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Lorna Johnston /Tuesday, October 12, 2021

 

*This article was originally published on the Outreach Canada blog in 2019. It has been republished with permission. 

Recently on a family camping weekend, our daughter woke up with a sore throat. Subsequent examination confirmed that it was yet another bout of Strep Throat--the sixth in as any months.While the rest of the family slept in, she and I got in the car and headed to the nearest Emergency Room to get a prescription for antibiotics.

The 30 minute drive was through the beautiful Okanagan Valley, and as we wended our way to the hospital, we were passed by a number of cars travelling faster than us. I remarked that they were probably the day shift heading to the hospital for their Saturday shift. Sure enough we arrived at the hospital just in time for the shift change.

A doctor's examination led to a prescription which was filled at the local pharmacy while we sipped coffee from the local barista. Then back into the car and to our waiting family and breakfast by the lake.

Two hours, round trip, felt nearly miraculous to us, when a similar excursion to our regular hospital in Coquitlam would take many more hours. 

The Drive Home

As we were driving back I verbalized what was on my heart, "Thank you God for your good care of us today. Thank you that Emergency was quiet, and that we have what we need." My daughter, (the one with the sore throat!), laughed and said, "Oh Mom, so many people wouldn't thank God for this morning."

It's true.

Choosing thankfulness is sometimes not the obvious choice. Our family weekend was interrupted by a potentially serious bacterial infection and disrupted plans. Our daughter's weekend was marred by a sore throat and the associated general unwellness of a Strep infection. It would be easy to grumble.

3 Short, Challenging Instructions

1 Thessalonians 5:16-18 gives three short, incredibly challenging instructions. "Rejoice always, pray without ceasing, give thanks in all circumstances; for this is the will of God in Christ Jesus for you."

Easy said--hard done.

Reframing

Years ago, during a mentorship program, we were taught the concept of 'reframing'. To 'reframe' something is to reconsider an experience by asking the questions:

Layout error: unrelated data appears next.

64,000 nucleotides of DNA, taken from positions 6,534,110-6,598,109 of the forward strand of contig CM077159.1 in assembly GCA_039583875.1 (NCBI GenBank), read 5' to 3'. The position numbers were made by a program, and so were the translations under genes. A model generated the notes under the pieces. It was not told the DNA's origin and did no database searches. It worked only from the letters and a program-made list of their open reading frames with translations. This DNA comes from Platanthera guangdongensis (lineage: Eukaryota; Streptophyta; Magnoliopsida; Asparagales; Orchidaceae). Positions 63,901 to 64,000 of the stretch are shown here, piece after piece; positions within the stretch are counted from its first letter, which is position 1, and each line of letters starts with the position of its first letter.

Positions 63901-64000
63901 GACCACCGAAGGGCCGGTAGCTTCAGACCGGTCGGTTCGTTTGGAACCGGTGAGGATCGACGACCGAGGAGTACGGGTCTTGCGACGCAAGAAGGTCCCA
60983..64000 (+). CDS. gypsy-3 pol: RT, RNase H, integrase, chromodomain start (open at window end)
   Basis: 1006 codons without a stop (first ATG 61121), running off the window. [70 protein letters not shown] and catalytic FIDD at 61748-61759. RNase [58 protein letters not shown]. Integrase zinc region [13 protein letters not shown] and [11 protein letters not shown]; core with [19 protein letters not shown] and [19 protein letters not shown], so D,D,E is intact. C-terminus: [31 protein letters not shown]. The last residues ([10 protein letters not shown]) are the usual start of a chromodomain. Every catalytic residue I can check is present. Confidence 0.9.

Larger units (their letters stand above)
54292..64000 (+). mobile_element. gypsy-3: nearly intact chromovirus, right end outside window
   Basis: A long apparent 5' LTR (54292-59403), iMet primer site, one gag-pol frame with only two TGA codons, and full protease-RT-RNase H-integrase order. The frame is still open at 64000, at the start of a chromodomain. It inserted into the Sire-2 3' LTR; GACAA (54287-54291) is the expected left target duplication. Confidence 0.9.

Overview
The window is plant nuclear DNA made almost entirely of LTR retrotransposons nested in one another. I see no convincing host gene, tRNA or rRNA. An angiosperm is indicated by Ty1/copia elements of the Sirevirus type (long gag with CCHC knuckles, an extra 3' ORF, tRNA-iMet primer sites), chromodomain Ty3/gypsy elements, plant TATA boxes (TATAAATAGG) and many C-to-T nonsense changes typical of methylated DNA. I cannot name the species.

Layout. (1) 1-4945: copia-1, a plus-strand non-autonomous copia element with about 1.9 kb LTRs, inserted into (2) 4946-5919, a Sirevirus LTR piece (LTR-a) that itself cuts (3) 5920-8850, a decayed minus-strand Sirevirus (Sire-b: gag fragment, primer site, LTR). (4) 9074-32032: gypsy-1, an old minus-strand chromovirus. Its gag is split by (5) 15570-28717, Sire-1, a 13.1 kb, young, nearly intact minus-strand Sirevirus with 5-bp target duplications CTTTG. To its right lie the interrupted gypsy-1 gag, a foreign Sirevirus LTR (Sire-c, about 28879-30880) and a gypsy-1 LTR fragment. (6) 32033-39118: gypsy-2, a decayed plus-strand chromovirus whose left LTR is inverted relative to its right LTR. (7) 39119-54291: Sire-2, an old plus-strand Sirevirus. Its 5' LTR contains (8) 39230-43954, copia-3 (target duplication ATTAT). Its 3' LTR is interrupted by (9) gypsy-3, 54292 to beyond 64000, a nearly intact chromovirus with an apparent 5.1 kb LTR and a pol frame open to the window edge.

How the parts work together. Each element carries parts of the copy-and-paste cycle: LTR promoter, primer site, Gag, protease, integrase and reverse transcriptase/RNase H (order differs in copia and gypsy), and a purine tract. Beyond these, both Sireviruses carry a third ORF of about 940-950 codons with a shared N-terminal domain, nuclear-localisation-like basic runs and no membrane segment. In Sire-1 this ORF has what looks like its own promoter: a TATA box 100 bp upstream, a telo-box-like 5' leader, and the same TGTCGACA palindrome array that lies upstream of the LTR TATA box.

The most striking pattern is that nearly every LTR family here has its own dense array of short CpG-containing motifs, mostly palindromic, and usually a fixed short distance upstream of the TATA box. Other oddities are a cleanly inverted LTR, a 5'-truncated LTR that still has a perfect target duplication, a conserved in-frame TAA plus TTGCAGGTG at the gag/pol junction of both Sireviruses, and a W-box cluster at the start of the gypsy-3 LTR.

• Where is Jesus in this experience?
  • What is He doing?
  • How is He going to use this for good?

Simple questions that invite a watchfulness and attentiveness for God to somehow turn a negative experience into something more. Questions that invite us to reconsider.

I think Joseph must have learned this skill during all his hard experiences in Egypt. (Read Genesis 37-50 for the whole story.) At the end of a life marked by undeserved mistreatment he was able to say, "As for you, you meant evil against me, but God meant it for good, to bring it about that many people should be kept alive, as they are today." (Gen 50:20) In the midst of inexplicable hardships he remained faithful and trusted God, waiting patiently to see what God was doing, allowing the experiences to refine his character, and in retrospect was able to see God's hand at work.

'Reframing' life and its challenges by looking for how Jesus is at work in our circumstances (and in us!) is a habit we can develop that changes our perspective and gives us the opportunity to give thanks in all circumstances (1 Thess 5:18).

When we use a different frame of reference, everything becomes an opportunity to trust God for his provision, and to watch expectantly for how God is at work. We really can choose to be thankful.

What about you?

What circumstance are you facing that could be 'reframed' to watch for God at work?


Lorna Johnston is the Diaspora Ministries Leader at Outreach Canada. She leads two national teams--Loving Muslims Together (LMT) and Simply Mobilizing Canada (SMC). She works with teams of diverse and experienced leaders and ministries across Canada to alert and activate the church in Canada to the changing opportunities to engage God's mission right here in Canada.

 



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